Buses can also spell danger for pedestrians, as illustrated by the death of a Guadalajara high-school student on March 7. Having finished classes for the day, 18-year-old Fernanda Vazquez was waiting for the bus with her classmates when onlookers noticed the number 368 speeding towards them.
“The 368 (bus) was racing alongside another bus,” said Jorge Gallardo, a roadside vendor who witnessed the incident. Upon seeing students crossing, driver Leopoldo Soberano braked suddenly but slammed into the crowded bus stop, killing Vazquez and injuring 20 others. “Then he reversed with some of the students stuck underneath the bus,” Gallardo told Al Jazeera.
Soberano drove off in a bid to escape but was overpowered by a mob of enraged adolescents who smashed the bus windows and dragged him from the vehicle before police arrived to detain him. He was later charged with homicide and injury by gross negligence.
Anger at drivers
Busmen have become unpopular among some Guadalajara residents due to the regular occurrence of such incidents. In 2012 the situation grew so bad that eight drivers were slain in two waves of vigilante killings across the city.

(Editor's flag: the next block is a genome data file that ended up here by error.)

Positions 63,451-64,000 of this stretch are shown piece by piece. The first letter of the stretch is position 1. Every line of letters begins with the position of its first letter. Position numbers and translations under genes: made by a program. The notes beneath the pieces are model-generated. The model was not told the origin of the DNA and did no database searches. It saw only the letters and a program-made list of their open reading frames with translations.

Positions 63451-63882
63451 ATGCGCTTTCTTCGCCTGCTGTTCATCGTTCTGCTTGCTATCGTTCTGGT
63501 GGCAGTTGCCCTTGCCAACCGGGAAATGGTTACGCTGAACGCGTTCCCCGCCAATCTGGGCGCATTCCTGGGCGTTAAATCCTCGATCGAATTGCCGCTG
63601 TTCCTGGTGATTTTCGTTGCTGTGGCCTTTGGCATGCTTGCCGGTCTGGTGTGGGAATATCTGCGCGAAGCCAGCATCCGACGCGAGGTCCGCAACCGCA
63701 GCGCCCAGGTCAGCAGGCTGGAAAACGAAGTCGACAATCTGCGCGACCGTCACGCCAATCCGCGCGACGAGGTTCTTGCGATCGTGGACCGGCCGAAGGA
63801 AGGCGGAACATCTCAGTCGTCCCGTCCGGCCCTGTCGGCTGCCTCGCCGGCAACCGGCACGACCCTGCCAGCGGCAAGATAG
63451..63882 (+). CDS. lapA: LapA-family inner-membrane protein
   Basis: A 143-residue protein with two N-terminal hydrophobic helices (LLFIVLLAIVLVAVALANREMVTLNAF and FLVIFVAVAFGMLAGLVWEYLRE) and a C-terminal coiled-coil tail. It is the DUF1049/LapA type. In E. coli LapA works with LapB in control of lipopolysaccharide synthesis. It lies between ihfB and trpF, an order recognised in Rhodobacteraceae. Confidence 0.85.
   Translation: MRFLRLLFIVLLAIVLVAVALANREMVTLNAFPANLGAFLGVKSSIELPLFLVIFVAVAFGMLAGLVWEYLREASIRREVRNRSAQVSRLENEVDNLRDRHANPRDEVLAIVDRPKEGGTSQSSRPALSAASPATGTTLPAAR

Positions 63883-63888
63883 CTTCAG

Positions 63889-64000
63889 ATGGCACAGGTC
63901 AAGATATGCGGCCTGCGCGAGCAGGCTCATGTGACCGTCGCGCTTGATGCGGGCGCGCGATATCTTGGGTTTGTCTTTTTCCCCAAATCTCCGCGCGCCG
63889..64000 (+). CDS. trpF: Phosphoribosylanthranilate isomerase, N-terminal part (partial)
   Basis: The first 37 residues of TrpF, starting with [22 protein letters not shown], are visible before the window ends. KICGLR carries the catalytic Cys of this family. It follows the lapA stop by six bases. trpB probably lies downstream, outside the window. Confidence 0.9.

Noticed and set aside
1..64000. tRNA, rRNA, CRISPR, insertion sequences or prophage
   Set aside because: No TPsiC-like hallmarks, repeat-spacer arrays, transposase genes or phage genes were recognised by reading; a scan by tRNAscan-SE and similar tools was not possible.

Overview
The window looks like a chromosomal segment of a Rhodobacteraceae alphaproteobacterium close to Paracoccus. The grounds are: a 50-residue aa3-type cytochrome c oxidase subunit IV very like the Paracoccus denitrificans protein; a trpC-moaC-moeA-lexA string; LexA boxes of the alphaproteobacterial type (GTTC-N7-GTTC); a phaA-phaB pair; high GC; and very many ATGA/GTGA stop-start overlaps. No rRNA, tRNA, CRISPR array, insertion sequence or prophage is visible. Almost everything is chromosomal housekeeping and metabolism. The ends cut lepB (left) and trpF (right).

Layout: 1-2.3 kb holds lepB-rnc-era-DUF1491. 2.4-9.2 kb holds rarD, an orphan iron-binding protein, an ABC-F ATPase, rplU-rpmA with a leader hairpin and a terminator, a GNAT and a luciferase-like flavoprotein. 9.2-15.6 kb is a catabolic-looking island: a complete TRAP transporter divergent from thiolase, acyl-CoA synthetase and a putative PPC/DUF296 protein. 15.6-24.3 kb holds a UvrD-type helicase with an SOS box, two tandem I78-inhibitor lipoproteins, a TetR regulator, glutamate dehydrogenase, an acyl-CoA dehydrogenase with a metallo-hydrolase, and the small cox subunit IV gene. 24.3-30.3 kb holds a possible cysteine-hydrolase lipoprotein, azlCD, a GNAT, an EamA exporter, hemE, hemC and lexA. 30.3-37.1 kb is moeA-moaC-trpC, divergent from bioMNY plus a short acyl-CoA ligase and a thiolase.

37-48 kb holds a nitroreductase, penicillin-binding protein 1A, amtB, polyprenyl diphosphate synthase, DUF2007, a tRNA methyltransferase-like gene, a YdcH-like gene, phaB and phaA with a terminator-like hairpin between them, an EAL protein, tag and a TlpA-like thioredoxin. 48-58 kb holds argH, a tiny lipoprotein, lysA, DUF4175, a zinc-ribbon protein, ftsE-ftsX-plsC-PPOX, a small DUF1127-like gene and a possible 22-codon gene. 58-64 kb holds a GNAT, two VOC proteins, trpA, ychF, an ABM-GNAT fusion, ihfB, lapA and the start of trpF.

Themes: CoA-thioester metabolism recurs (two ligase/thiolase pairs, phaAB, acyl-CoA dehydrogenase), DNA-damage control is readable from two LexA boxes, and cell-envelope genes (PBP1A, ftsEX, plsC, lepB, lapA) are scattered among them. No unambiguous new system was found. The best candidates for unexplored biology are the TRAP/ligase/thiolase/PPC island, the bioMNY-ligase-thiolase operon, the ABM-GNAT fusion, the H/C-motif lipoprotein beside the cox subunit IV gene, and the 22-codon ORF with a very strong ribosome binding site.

Placards left by the crime scenes attributed the murders to the “Anonymous Avengers” and warned that two drivers would die for every citizen killed by public transport. Police later arrested two local gang members who admitted to shooting drivers at random after a relative was fatally hit by a bus.
“We feel a sense of latent danger because anyone could be an avenger,” former bus driver Jose Sanchez Rincon told Al Jazeera. Sanchez believes that harsh labour conditions are the root cause of the problem; not the busmen, who he feels are unfairly vilified. “We admit that service is bad and inefficient, but we want people to know that behind every driver is a history of exploitation,” he added.
Speaking on condition of anonymity, drivers from Guadalajara’s 176 and 619 bus routes told Al Jazeera they work an average of 12 hours a day – sometimes as many as 19 hours – seven days a week, in return for 18 to 20 percent of ticket sales, which typically equates to $25 to $30 per day.
The drivers said they receive no lunch hour, sick pay or paid vacation time; most have no social security and many must personally cover fuel, insurance, vehicle rental fees, repairs and the vast majority of any revenue lost in robberies. As a result of these conditions, many busmen “suffer from stress, fatigue and psychological disorders”, Soto told Al Jazeera.